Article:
/ annoying clicking noise
Have noticed an annoying clicking noise when on the bike, appear when either freewheeling or peddling - but only when I'm standing out the saddle, doesn't happen when I sit in the saddle
Bike has disk brakes, have checked all spokes and all good, bottom bracket replaced recently but think the noise coming from the wheels as opposed to there - any ideas as to what it could be?
Lollipop stick or playing card wedged in your bike frame?
> Lollipop stick or playing card wedged in your bike frame?
Yeh, I'd checked for that when looking at the spokes and doesn't seem to be anything there
We need a permanent sticky thread for clicky things as they are a permanent bane of cyclists .
How often is it clicking ? is it occasional or constant ?
I had a weird clicking noise and eventually figured it was a quick release leaver and seatpost not quite tight enough.
That is odd. Loose spoke?
If it's built up over time louder and louder over the miles then it might bearing or chain related. Are you gears set up perfectly? Does it make a sound in all gears, all speeds? Does the click repeat relative to road or pedal speed. It's a game of elimination.
Use a bike stand or flip it over and try to locate it. Much easier without wind and road noise.
It could be something random like just a few cms of cable end that's now sticking out in the wrong direction.
> We need a permanent sticky thread for clicky things as they are a permanent bane of cyclists .
Thanks - lots of things to consider on that - will try the QR as I normally have them way too tight
I had something similar to this recently and asked the same question when out on my bike last Saturday. Only audible when stood on the pedals going uphill. Apparently the noise I heard was caused by the seating of the front wheel. Simply loosen the skewer, rotate the wheel slightly in the front forks and then retighten. It fixed my problem.
Could be any of a hundred things, as suggested on this thread and the one linked by elsewhere. One thing that drew my attention was that you say it only occurs when standing so maybe it's something affected by putting more weight on the bars/over the front end: look at the bars and stem fixings and interface, spokes flexing, disc out-of true. As you say it seems to be from the wheels, do you think it's the front or rear?
Take the front wheel off, put it sideways on the ground with your hands on opposite sides and put a bit of downward force in, then flip over and do the same. Do this at a few points round the circumference, and see if you get the same noise. This will see if it's spoke related. I had a bike with super creaky spokes, took me ages to figure it out though.
To test the front end in general you could hold the front wheel between your legs and try and bend the handlebars side to side. If neither of these are your noise, then maybe try putting side to side force on the pedals without the bike moving to see if it is the bottom bracket or cranks (if the cranks are a bit loose you can get a similar noise)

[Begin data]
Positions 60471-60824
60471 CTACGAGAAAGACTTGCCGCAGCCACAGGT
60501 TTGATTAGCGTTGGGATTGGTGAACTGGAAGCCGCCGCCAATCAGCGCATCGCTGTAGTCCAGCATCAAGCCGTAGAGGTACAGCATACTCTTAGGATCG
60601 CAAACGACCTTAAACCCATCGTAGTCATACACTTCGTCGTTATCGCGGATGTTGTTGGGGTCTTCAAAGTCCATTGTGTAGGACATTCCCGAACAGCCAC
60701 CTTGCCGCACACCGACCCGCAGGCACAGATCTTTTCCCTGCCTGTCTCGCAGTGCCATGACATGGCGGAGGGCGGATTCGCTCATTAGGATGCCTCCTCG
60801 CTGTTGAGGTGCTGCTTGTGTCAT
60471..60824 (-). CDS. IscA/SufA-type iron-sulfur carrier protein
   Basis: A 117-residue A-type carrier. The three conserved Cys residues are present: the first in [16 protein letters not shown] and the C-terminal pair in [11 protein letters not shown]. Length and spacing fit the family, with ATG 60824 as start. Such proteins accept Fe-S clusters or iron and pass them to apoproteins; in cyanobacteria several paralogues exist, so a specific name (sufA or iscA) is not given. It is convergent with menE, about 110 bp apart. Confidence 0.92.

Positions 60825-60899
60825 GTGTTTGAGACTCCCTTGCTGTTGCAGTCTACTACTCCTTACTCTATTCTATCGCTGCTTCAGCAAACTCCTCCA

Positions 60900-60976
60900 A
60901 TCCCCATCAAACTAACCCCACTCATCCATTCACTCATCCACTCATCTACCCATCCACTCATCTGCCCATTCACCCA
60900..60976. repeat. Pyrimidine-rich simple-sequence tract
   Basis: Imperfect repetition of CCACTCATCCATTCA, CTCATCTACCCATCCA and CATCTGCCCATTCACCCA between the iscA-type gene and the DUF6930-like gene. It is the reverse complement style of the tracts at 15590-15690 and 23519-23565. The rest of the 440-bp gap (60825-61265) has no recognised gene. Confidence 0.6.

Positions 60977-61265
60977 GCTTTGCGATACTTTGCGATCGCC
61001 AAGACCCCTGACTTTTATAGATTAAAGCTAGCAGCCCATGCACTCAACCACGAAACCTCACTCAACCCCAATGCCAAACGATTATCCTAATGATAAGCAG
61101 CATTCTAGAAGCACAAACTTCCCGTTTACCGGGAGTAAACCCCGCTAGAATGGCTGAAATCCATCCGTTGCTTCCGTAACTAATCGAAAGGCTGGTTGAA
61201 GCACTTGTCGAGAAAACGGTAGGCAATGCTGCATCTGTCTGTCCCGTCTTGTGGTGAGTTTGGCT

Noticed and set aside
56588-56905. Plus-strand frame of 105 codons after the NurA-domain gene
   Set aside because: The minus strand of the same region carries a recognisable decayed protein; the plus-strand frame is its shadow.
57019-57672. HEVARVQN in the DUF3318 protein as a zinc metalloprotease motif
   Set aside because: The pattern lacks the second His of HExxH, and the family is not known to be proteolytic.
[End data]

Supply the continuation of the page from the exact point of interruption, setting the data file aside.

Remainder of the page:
Sounds a bit like a cracked (front) wheel bearing, but could be as simple as a stone stuck in the tyre....
Also have you checked your knees?
Skewers always the first things to check/reseat.
Seat post (even when standing)
Pedal spindles (run them out, grease them and put them back in)
Front Derailleur cable catching
Burr on chain, ring or sprocket
All not necessarily in that order. Leading contenders are seat post and BB
> Use a bike stand or flip it over and try to locate it. Much easier without wind and road noise.
Flipping bikes over should be made a criminal offence
> Flipping bikes over should be made a criminal offence
Never understood why some people get their knickers in a twist over that.
Spokes checked again
Front and rear skewers fiddled with
Seat post fiddled with
Front wheel off and on
Rear wheel off and on
Noise now appears to be rear disk brake hitting off the rear disk pads - pads fine so guess there's something on the disk hitting the pads - oh well, I can live with it and guess the rear pad(s) will just wear down faster (can't see anything on the disk though)
There will be adjusters on either side you rotate to avoid skimming the disc. Unless your disc is bent.
> There will be adjusters on either side you rotate to avoid skimming the disc. Unless your disc is bent.
Oooh, didn't realise that - thought only way was to adjust the wheel skewer - off to look at any adjusters on the brakes - cheers!
The quick and dirty way is to open the screws holding the brake, pull the brake lever so the pads clamp onto the disc, tighten the screws holding the brake to fix the brake in its new position, and then release the brake lever. Easiest with someone lending you a hand, otherwise use a rubber band (or tape) to pull the brake lever while you work on the other end of the bike!
My bike recently developed an annoying creaking/clicking sound which for all the world sounded like the back wheel. Took LBS about 20 seconds this afternoon to identify the problem as being headset !
A fire on Marsden Moor in West Yorkshire, which has now affected around 15km2 of moorland, is likely to have been started by a barbecue